Cardiovascular Monosodium Urate Deposits Intensify MACE Risk in Gout

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Monosodium urate deposits significantly increased the risk of major cardiovascular events in patients with gout and hyperuricemia.

Cardiovascular Monosodium Urate Deposits Intensify MACE Risk in Gout | Image Credit: EULVIC

Christina Duftner, MD, PhD

Credit: EULVIC

A new investigation demonstrated a higher risk of major adverse cardiac events (MACE) among patients with dual-energy computed tomography (CT)-verified cardiovascular monosodium urate (MSU) deposits.1

The risk of cardiovascular events in patients with gout and hyperuricemia is well-established, although the underlying mechanisms remain unclear—these findings may elaborate on this connection, as the presence of MSU deposits increased the risk of MACE by 4-fold.

“The higher prevalence of cardiac events in patients with cardiovascular monosodium urate deposit may facilitate risk stratification of gout patients, as classical cardiovascular risk scores or laboratory markers fail in their proper identification,” wrote the investigative team, led by Christina Duftner, MD, PhD and Gunter Weiss, MD, department of internal medicine, clinical division of internal medicine, Medical University Innsruch.

Gout originates from MSU depositions owing to persistent hyperuricemia and can induce immune responses via NLPR3 inflammasome activation during acute gout flares.2 However, the effects are not limited to the acute phase of the disease, as recent evidence points to the role of gout in inducing an inflammatory environment which can promote atherosclerosis.

Patients with gout endure typical cardiovascular risk factors, but the reason for the higher risk has not been well-established—numerous data sets have suggested gout and hyperuricemia are independent risk factors for cardiovascular disease (CVD).3

Given the rising incidence of gout, and the subsequent increase in cardiovascular morbidity and mortality, Duftner and colleagues noted the importance of evaluating parameters putting individuals at risk.1 The analysis sought to determine the relationship between cardiovascular MSU deposits and MACE risk in patients with gout and hyperuricemia.

The retrospective analysis involved patients with a clinical suspicion of gout, who underwent a dual-energy CT of the affected limb and thorax between June 2012 and December 2019. Clinical and laboratory factors were obtained from patient charts and investigators evaluated established cardiovascular risk factors, including dyslipidemia, hypertension, diabetes, and adiposity.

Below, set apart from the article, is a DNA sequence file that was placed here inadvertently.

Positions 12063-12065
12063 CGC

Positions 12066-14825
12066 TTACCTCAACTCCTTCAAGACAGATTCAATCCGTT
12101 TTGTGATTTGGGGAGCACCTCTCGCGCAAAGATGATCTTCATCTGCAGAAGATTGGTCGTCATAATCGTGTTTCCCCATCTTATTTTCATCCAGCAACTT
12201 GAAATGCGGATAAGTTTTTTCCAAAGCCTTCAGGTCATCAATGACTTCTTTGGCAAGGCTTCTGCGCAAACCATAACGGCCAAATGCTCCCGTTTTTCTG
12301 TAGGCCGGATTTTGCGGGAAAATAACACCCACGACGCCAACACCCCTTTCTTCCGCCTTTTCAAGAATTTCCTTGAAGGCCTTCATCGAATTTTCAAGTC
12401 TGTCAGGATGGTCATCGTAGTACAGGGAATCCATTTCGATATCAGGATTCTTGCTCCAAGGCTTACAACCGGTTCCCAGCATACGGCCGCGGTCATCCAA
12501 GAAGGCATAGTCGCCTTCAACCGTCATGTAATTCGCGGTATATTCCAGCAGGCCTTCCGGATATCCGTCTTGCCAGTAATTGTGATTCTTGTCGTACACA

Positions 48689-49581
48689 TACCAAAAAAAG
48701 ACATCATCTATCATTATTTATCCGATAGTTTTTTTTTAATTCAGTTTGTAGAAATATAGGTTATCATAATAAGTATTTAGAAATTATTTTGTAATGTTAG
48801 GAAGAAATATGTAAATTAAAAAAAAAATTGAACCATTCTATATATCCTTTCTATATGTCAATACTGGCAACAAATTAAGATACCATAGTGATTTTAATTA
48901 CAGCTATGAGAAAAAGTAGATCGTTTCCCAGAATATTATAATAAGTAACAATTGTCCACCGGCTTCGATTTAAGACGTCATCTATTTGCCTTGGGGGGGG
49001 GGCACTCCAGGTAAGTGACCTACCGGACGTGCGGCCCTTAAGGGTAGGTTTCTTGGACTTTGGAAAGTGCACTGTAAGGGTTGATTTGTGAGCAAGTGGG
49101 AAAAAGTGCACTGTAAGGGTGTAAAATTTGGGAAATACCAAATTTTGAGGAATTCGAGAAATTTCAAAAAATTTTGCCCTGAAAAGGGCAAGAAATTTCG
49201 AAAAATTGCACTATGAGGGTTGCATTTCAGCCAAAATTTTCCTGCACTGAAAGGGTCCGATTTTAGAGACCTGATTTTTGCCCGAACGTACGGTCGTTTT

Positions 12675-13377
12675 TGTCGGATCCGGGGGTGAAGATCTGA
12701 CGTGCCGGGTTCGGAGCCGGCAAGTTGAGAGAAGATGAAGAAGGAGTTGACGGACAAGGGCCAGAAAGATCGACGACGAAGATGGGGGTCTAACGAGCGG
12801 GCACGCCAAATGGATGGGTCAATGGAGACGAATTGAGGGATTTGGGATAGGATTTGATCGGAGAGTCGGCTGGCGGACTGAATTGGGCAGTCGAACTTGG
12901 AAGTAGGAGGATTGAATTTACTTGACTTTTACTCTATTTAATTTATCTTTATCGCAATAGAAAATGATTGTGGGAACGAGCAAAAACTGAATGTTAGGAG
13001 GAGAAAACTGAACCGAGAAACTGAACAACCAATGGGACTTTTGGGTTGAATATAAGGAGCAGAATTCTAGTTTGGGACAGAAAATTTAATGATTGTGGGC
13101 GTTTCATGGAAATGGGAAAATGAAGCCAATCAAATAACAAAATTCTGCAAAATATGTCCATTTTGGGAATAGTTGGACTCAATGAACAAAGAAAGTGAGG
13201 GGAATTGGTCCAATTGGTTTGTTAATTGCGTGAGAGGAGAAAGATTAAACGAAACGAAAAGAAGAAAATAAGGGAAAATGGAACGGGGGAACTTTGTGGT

The medical history review identified the presence of MACE, with a median follow-up of 33 months, after the CT scan. From 295 identified patients, 189 were included in the study: 131 (69.3%) exhibited a final diagnosis of gout, 40 (21.2%) had hyperuricemia, and 18 (9.5%) were categorized as controls.

Cardiovascular MSU deposits were detected in 85 patients (45%), including 62 with gout and 22 with hyperuricemia. Those with detected cardiovascular MSU deposits were typically male (P = .016), older (P <.001), and exhibited higher C-reactive protein (P = .007), uric acid levels (P = .007), and calcium scores (P <.001), compared with patients without MSU deposits.

Overall, MACE was identified in 35 patients (18.5%) during the study observation period and these patients exhibited a higher coronary calcium score and CRP levels. A higher prevalence of MACE was observed among patients with cardiovascular MSU deposits (n = 22/85; 25.9%), compared with those without cardiovascular MSU (n = 13/104, 12.5%; odds ratio [OR], 2.4; P = .018). All 22 patients with MACE and cardiology MSU deposits demonstrated gout or hyperuricemia.

Dufner and colleagues indicated that, to the best of their knowledge, these are the first study data to demonstrate an association of cardiovascular MSU deposits with MACE. As a result, they called for larger, prospective studies to further evaluate and confirm the effects of cardiovascular MSU deposits.

“In summary, by demonstrating the increased risk for MACE in patients with cardiovascular MSU deposits, our results highlight the urgent need for improved management in these patients,” Duftner and colleagues wrote.

References

  1. Held J, Schwabl C, Haschka D, et al. Major cardiovascular events in patients with cardiovascular monosodium urate deposits in atherosclerotic plaques. Rheumatology (Oxford). Published online April 23, 2024. doi:10.1093/rheumatology/keae240
  2. Cox P, Gupta S, Zhao SS, Hughes DM. The incidence and prevalence of cardiovascular diseases in gout: a systematic review and meta-analysis. Rheumatol Int. 2021;41(7):1209-1219. doi:10.1007/s00296-021-04876-6
  3. Cipolletta E, Tata LJ, Nakafero G, Avery AJ, Mamas MA, Abhishek A. Association Between Gout Flare and Subsequent Cardiovascular Events Among Patients With Gout. JAMA. 2022;328(5):440–450. doi:10.1001/jama.2022.11390
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